Decisions, decisions

Obama: Let folks deep in student debt refi.
Republicans: No.
Natalie Kitroeff (@Nataliekitro): It matters.

Barack Obama and the Senate Democrats want to help college graduates drowning in student debt refinance. Republicans, naturally, are against it. Natalie Kitroeff, who has reported on the ruthlessness of the agency that enforces such debt, explores the long-term damage: apparently student debt is one reason the housing market isn’t recovering.

Really and truly: if you’re not a fanatical partisan Democrat by now, you’re simply not paying attention.

Megan McArdle points out that there are other people than indebted college graduates who are worth helping, and also that there’s an alternative to the Warren/Obama proposal for debt relief: changing the rule that makes student debt undischargeable in bankruptcy. I agree on both points. We could also cut back radically on incarceration and use the savings to restore the savage cuts to public higher-education budgets. (Fifteen years ago, California spent 9% of its budget on higher education and 3% on prisons. Those numbers have now been reversed.)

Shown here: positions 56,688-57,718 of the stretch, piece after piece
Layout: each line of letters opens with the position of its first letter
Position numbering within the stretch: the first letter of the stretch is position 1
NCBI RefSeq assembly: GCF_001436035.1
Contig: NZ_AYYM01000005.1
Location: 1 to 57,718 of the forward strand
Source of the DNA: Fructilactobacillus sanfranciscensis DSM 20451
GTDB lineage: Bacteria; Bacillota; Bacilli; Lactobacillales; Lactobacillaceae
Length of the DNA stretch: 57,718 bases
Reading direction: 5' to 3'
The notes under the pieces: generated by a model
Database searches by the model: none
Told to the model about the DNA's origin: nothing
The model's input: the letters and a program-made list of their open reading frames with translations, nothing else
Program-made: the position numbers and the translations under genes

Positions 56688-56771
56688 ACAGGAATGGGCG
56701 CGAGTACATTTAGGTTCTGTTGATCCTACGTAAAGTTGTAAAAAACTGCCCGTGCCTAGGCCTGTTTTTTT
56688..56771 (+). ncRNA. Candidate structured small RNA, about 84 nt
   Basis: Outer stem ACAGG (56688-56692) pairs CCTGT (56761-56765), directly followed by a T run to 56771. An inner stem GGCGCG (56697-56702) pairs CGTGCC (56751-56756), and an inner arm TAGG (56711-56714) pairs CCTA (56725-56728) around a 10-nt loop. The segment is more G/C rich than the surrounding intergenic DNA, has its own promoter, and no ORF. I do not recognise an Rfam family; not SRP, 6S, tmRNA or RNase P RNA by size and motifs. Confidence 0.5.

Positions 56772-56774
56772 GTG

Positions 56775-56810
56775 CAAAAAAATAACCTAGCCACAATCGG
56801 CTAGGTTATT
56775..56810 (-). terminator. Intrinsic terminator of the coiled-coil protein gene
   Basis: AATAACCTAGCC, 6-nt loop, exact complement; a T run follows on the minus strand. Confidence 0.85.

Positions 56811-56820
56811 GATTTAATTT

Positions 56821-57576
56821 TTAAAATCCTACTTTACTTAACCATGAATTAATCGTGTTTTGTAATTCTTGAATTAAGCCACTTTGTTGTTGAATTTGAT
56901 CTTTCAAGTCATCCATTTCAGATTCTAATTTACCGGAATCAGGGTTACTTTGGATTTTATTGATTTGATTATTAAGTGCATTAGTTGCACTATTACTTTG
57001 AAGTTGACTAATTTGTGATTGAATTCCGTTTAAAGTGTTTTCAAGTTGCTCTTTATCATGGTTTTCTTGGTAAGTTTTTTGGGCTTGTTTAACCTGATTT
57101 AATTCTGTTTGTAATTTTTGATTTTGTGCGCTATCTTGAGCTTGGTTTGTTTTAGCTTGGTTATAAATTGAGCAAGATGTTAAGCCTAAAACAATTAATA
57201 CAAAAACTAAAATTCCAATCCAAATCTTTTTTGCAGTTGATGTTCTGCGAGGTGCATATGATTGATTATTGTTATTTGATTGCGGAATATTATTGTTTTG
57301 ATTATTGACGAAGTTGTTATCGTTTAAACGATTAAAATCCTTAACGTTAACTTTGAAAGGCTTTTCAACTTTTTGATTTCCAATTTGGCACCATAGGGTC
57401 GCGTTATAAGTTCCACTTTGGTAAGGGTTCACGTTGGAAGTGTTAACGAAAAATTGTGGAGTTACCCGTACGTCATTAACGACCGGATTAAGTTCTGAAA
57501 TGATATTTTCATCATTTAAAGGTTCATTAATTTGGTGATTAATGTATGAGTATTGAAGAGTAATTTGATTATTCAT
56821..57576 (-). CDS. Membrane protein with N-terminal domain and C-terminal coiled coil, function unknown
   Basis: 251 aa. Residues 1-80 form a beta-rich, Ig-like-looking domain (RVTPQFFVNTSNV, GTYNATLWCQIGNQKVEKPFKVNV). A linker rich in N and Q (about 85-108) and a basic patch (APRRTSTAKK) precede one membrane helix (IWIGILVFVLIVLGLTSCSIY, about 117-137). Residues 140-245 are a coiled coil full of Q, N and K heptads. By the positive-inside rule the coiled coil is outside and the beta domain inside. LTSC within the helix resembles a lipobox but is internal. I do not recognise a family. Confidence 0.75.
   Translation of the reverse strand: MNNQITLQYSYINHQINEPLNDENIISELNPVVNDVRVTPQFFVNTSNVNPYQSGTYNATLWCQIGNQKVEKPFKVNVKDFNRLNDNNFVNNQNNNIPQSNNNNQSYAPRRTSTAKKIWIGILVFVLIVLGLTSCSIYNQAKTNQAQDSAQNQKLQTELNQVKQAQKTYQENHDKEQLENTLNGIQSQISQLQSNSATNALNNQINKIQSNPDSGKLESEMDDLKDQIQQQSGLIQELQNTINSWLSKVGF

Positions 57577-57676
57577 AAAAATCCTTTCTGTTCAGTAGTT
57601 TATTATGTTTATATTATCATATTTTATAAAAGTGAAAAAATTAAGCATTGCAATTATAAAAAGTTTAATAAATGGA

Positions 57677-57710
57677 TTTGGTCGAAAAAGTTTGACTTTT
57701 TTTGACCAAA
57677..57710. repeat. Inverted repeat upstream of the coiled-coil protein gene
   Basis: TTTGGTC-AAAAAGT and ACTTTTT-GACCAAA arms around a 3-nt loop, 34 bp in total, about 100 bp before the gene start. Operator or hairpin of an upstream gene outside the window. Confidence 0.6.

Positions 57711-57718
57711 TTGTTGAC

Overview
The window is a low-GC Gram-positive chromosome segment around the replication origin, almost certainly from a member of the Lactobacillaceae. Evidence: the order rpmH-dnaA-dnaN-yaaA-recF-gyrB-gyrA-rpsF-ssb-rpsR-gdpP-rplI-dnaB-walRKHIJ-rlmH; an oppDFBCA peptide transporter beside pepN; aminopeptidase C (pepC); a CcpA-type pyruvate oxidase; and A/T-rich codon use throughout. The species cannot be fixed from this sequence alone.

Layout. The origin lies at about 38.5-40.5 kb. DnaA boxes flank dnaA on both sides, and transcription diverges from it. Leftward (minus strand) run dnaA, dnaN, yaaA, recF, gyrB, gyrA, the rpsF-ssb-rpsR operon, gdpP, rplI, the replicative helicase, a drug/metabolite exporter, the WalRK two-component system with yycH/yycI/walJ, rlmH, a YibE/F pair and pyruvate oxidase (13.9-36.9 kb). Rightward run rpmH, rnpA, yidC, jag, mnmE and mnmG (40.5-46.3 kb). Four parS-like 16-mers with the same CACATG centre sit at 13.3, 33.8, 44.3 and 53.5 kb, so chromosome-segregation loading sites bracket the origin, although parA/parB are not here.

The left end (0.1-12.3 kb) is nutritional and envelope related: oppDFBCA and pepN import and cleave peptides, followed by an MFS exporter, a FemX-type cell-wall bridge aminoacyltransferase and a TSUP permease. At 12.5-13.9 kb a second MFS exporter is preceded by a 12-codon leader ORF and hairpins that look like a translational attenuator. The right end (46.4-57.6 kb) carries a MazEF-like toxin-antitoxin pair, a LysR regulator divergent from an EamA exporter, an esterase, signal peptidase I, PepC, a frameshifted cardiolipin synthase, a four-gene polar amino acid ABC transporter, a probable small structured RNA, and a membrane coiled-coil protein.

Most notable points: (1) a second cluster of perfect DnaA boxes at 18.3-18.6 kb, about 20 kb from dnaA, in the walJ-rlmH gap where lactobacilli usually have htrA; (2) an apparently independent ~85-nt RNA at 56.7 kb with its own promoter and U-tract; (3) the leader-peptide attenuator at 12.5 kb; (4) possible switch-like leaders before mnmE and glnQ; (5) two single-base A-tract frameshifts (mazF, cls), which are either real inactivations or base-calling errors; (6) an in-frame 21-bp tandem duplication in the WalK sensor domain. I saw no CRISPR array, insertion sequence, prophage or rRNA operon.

I’d merely point out that Megan can’t find any actual elected Republicans willing to vote for any of those programs, any more than they’ll vote for the Warren/Obama plan. In the real world, we don’t have a choice between Democrats and an alternative party that cares about the needs of people under financial pressure but prefers a different set of programs to help them; we have a choice between Democrats and plutocrats. That – and not the details of debt-relief policy – is what I claim Megan and her fellow libertarian-leaning but socially concerned pundits aren’t paying attention to.

 

 

 

 

Megan McArdle vs. the rest of the Red Team

McArdle says it’s wrong to use armed force to defy the law. Why is she alone on the Red Team in doing so?